Moreover, Azerbaijan aims to position itself on the global map as a center of multiculturalism, transposing its policy in practice by organising numerous events meant to display its openness towards other cultures. At the beginning of May 2017, Azerbaijan hosted the 4th World Forum on Intercultural Dialogue, organised in partnership with famous international organisations such as UNESCO. Last year, the 7th Global Forum of the UN Alliance of Civilisations was also held in Baku. Since 2010, Azerbaijan is also annually organising the Baku International Humanitarian Forum, conceived as a gathering point for world’s political, scientific and cultural elite interested in discussing humanity’s most pressing problems. Courses about ‘Multiculturalism in Azerbaijan’ are currently being taught in several universities worldwide, and many other events around this topic are organised inside the country or abroad.   

But we cannot end this analysis without reminding about the Nagorno-Karabakh war between Armenia and Azerbaijan, which any informed reader will bring into discussion, one way or another, when talking about tolerance in Azerbaijan. While a thorough examination of this conflict should be the topic of an entirely separate article, two issues must be highlighted here in an attempt to explain why the existence of this conflict does not make everything previously argued about Azerbaijani respect towards other ethnicities and religious moot. First, the war emerged as Armenians living in Nagorno-Karabakh, a region that, from a territorial point of view, belongs to Azerbaijan, but it is mostly populated by ethnic Armenians, sought to obtain their independence. Although this war is often referred to as an ethnic conflict, Azerbaijan’s military response in the region was rather an attempt to preserve and defend its territorial integrity[2], thus having territorial and not ethnic roots. Second, despite the conflict, around 30,000 Armenians still live today in Azerbaijan outside Nagorno-Karabakh region, unhindered by anyone, suggesting that ethnicity itself is never a cause for dispute.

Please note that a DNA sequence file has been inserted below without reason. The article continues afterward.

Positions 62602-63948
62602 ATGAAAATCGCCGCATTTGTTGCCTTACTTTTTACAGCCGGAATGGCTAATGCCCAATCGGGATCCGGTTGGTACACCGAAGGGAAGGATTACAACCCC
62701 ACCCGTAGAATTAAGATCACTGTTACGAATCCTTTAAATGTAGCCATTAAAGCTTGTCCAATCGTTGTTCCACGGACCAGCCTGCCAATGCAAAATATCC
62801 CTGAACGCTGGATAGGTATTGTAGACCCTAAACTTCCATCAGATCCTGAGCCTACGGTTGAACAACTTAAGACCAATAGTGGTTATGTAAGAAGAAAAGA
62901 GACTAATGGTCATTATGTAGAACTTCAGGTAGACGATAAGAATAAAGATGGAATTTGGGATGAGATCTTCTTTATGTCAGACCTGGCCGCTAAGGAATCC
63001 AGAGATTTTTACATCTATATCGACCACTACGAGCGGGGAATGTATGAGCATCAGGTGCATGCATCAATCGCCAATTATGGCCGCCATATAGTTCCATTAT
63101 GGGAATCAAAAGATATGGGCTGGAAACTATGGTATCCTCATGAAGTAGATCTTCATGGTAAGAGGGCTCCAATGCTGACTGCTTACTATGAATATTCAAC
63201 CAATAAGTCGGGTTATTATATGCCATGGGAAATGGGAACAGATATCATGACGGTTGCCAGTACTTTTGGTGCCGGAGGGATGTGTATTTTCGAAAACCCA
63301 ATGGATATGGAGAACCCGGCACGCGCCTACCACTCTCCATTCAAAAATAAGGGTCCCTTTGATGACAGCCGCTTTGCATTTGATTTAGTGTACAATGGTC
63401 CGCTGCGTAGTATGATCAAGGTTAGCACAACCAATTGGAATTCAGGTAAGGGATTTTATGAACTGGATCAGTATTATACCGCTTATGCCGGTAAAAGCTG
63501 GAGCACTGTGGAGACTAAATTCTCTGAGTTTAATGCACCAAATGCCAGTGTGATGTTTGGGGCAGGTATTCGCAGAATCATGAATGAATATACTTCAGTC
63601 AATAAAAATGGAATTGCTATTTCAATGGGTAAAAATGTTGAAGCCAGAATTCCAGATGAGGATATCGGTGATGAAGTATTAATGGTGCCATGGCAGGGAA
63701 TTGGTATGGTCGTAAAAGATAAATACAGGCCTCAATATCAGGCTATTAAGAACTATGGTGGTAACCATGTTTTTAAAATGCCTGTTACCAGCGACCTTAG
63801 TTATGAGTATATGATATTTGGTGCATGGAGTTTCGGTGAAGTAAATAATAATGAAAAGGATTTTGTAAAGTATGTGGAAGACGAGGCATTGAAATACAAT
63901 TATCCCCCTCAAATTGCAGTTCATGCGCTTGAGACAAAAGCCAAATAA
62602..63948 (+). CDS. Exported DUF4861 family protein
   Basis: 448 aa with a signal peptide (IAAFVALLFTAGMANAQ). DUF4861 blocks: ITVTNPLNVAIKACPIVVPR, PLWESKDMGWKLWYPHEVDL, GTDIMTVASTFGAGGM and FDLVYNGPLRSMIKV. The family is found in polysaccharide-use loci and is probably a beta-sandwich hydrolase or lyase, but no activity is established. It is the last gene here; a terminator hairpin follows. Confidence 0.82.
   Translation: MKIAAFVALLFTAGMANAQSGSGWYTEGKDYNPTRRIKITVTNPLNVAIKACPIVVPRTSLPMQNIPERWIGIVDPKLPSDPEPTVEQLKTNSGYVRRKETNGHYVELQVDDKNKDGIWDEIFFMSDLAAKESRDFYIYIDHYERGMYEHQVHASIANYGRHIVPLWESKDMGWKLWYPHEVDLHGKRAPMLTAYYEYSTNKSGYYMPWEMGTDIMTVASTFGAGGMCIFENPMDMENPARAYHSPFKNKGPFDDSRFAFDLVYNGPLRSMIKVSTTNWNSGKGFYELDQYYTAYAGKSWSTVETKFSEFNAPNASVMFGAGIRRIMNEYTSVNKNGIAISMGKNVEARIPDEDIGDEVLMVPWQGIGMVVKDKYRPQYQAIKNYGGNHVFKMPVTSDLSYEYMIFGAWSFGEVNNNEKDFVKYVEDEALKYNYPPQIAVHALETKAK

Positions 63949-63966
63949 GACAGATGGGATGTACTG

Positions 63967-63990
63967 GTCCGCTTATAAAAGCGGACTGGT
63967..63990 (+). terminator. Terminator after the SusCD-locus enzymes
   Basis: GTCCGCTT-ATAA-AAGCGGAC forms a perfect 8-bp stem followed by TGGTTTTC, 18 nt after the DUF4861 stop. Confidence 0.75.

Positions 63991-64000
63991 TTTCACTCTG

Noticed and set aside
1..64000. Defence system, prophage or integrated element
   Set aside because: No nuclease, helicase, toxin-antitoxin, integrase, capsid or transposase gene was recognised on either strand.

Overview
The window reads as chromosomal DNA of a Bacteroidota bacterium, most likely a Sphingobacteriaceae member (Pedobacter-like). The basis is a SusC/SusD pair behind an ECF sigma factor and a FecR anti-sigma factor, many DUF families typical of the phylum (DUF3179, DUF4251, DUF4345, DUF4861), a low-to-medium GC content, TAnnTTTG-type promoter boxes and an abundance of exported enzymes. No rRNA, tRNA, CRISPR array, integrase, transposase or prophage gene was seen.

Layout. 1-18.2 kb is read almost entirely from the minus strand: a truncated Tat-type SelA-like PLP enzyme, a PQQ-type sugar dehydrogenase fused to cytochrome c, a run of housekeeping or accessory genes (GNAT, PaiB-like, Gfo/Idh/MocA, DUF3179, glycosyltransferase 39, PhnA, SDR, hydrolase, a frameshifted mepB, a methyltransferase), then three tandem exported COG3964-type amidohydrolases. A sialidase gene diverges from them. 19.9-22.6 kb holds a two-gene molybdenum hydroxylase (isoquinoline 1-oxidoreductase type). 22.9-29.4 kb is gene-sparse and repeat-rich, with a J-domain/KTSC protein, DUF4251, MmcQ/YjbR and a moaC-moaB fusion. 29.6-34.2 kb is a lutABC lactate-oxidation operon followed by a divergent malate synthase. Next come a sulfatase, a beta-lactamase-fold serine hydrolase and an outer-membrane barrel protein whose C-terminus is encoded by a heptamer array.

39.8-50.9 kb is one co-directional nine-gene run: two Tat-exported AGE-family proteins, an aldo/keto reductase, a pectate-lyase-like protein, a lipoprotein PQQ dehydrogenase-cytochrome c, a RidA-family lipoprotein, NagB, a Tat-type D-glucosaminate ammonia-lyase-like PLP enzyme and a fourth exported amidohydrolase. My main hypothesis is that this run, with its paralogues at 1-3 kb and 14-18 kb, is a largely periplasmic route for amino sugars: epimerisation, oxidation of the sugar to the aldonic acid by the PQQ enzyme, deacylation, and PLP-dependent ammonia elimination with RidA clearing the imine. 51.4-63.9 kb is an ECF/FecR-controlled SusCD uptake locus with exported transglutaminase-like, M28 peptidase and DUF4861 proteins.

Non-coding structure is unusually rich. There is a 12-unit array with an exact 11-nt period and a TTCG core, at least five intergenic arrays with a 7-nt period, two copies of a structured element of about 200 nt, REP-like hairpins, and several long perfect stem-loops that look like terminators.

Multiculturalism – source or solution for Europe’s problems?